Your Guide to Daytripping on Beaver Island
Mackinac Island is a big tourist draw in Michigan, sure, but did you know the state actually has over 100 islands?
Besides the ever-popular Mackinac, which sits near the top of Lake Huron, some of Michigan's other major islands include Drummond Island, Grosse Ile, Isle Royale, and the one we're here to talk about — Beaver Island.
Situated some 27 miles off the coast of Charlevoix on the Lower Peninsula, Beaver Island is the kind of place you go if you're looking to get away from it all — and I don't use that clichéd phrase lightly. If you're interested in a secluded vacation spot with minimal human interaction outside of your traveling companions, this is where you should be heading.
Here's what you need to know:
How Long to Stay on Beaver Island
As the title of this post would suggest, you actually don't need more than a day to take in all of the sights and sounds of Beaver Island. When I visited, I was able to explore the island basically from top to bottom in... maybe six hours?
Of course, if you like to take your time or want to max out at relaxation station, nobody will blame you for staying a night or two. The island ferry comes and goes a couple times a day during a majority of the summer, so you can be somewhat flexible.
How to Get to Beaver Island
Speaking of the island ferry... Most anyone traveling to Beaver Island will get there by hopping aboard a vessel called the Emerald Isle. That ship, and another called the Beaver Islander, ferry people back and forth between the island and Charlevoix on the mainland.
The Beaver Island Boat Company owns both of the ferries and maintains a schedule on their lovely little website. June, July, and August are naturally the months when they get the most passengers, and thus is when they are making multiple trips a day.
Those of you who are liable to get seasick, do not fret! There is also an airport on Beaver Island under the command of an outfit named Island Airways, and their ticket fares fall far short of breaking the bank.
Where to Stay (If You're Staying)
If I was writing this, say, six years ago or so, I'd tell you that overnight options on the island are not too extensive. But because it's 2017 and Airbnb exists, this is simply no longer the case.
Though, while a plethora of private homes and apartments are now available that way, perhaps you'd opt for more traditional lodging. In that case, the best options available include the Beaver Island Lodge, the Emerald Isle Hotel, and Harbor View Motel, which are all conveniently located smack dab in St. James, where the ferry will be dropping you off.
There are less offerings available on the south end of the island as it is far from town, but I would suggest checking out this Airbnb listing if seclusion is what you're after (plus, there's a hot tub!).
What to Eat
I won't go so far as to say Daddy Franks is the end-all, be-all for your dining options on Beaver Island, but it is hard to beat. And there's nothing complicated about it; they have a full menu with all of your favorite American offerings — hot dogs, burgers, fries, and most of the fixings you'd expect — plus Mexican dishes a couple days a week.
Those looking to throw back a stiff one might be inclined to stop in at one of the island's pubs. The Shamrock Bar & Restaurant is right in St. James on the main drag, while the combined Stoney Acre Grill and Donegal Danny's Pub are just a hair south of town.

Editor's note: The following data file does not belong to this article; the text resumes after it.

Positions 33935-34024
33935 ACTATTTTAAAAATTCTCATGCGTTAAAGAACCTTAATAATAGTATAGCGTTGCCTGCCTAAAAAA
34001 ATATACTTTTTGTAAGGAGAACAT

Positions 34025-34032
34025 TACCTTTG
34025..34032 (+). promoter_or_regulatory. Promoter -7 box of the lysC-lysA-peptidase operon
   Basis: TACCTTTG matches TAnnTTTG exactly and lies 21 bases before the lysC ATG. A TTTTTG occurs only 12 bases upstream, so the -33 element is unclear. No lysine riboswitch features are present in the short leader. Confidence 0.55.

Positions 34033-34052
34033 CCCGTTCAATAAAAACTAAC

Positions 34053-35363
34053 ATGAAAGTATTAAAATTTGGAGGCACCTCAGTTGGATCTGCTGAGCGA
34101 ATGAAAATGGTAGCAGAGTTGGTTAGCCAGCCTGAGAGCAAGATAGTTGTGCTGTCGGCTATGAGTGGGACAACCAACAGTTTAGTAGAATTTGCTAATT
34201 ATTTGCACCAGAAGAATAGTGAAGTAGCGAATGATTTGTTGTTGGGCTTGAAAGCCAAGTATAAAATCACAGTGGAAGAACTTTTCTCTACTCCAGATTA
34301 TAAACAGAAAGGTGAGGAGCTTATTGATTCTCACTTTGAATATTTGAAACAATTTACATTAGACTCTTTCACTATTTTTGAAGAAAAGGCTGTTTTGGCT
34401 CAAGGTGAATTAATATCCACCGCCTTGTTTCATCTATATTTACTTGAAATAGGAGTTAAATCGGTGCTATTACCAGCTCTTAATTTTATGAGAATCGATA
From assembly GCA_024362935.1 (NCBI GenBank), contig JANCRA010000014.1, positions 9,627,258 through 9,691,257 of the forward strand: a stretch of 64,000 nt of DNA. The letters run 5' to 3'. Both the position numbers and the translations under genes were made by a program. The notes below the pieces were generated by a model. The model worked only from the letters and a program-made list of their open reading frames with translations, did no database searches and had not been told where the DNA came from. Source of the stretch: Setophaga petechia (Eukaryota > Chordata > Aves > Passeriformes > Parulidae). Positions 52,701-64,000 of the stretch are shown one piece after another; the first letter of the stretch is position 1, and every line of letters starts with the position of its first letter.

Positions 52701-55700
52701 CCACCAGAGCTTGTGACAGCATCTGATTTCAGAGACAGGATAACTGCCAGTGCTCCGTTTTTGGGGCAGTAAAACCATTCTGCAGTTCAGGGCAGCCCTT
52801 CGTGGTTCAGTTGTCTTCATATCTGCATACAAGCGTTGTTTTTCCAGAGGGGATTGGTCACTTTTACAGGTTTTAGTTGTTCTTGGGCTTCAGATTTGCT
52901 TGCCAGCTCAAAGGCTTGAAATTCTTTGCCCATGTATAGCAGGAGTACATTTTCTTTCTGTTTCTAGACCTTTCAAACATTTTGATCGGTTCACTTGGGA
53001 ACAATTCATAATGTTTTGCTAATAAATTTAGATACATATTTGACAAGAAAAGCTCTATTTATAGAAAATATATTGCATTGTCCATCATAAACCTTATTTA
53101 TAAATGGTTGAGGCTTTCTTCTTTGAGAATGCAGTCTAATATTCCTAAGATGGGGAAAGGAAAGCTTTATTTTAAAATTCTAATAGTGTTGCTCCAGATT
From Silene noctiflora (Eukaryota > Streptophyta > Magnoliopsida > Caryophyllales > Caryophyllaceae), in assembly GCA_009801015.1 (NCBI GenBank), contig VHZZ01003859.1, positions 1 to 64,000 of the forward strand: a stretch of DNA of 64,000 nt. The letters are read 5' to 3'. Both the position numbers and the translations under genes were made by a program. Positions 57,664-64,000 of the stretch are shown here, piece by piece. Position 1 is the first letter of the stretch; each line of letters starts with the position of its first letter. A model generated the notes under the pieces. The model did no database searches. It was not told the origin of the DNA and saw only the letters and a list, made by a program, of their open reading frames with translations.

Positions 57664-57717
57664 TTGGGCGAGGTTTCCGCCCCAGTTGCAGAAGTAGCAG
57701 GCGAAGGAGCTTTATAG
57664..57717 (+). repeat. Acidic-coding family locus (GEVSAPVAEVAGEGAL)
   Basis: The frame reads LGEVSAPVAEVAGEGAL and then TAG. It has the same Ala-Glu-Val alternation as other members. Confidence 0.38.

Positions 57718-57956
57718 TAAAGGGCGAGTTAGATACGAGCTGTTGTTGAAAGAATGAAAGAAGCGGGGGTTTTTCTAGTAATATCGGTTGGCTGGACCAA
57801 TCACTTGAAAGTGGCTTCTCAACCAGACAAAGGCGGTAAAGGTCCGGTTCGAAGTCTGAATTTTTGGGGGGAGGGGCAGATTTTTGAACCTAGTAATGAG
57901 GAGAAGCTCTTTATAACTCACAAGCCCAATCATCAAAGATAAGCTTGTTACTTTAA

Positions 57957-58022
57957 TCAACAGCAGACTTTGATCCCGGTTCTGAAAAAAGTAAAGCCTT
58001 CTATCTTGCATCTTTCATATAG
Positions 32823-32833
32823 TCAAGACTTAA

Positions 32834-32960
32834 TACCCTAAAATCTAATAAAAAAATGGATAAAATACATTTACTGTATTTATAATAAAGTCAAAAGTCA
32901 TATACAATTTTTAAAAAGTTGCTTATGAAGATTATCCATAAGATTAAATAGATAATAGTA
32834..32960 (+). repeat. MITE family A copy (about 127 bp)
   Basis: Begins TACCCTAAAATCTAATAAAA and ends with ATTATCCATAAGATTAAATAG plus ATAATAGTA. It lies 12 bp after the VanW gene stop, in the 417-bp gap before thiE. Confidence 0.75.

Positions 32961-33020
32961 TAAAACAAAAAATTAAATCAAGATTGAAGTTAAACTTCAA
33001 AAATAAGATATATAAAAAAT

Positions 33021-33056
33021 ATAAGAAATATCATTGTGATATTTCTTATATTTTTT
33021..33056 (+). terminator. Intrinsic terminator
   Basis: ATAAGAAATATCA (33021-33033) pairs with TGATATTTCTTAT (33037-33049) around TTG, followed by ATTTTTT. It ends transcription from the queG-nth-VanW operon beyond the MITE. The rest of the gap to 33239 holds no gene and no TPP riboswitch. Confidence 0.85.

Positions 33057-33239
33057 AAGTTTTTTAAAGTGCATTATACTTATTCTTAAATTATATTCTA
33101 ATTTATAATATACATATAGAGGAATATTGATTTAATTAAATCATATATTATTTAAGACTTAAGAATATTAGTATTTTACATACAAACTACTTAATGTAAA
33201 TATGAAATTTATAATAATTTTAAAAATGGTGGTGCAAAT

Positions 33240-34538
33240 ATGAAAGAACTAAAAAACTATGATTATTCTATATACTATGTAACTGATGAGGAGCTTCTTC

What to Do
First and foremost, whether you're staying for a day or a week, you're going to want to rent a car because it's the only way you can explore the entire island (and you're not paying to bring your own vehicle over on the ferry).
We got our rental — a cute little Subaru — from the Beaver Island Marina. They charge $45-55 per day, depending on the type of vehicle and time of year, and everything is pretty simple. It's best to give them a call in advance of your trip and get all the details set. And if they don't have anything available when you'll be there, they can surely direct you to another car rental place. The island has a handful of them.
St. James is the central hub of Beaver Island. That's where everything is basically, including the Beaver Island Historical Society, which tells the story of the island's self-proclaimed king and his mutinous downfall; the Beaver Island Harbor Light, ripe for an Instagram backdrop; and the nearby George & Petritz Nature Trail.
Speaking of nature, the island is practically an outdoorsman's (or woman's) dream, with Happy Paddle offering year-round rentals of any kind of equipment you might need, such as kayaks, paddle boards, bicycles, snow shoes, and cross country skis (winter getaways to the island are a thing too). Captain Michael Collins of Archipelago Charters is also standing by with sunset cruises and transportation to the outer islands (e.g. Hog, Garden, High) for those interested in that sort of thing.
In July, the 3-day-long, family-friendly Beaver Island Music Festival always draws a sizable crowd (campsite free with festival ticket purchase). The more orchestral-focused Baroque on Beaver Island Music Festival takes places shortly after, during the final week of July and first week of August.
And of course, if you're just looking to go off the grid entirely, you can relax on the sandy shores of Iron Ore Bay on the island's south end. You might be advised to reroute from Kings Highway and East Side Drive for a little jaunt through the woods in your rental car on your way down there too. You need only head toward the airport and connect with West Side Drive to do so.
The true explorers could really spend a whole day just driving around the remoter parts of the island. It has a lot of interesting nooks and crannies — and who knows, maybe the writer in you will even get inspired.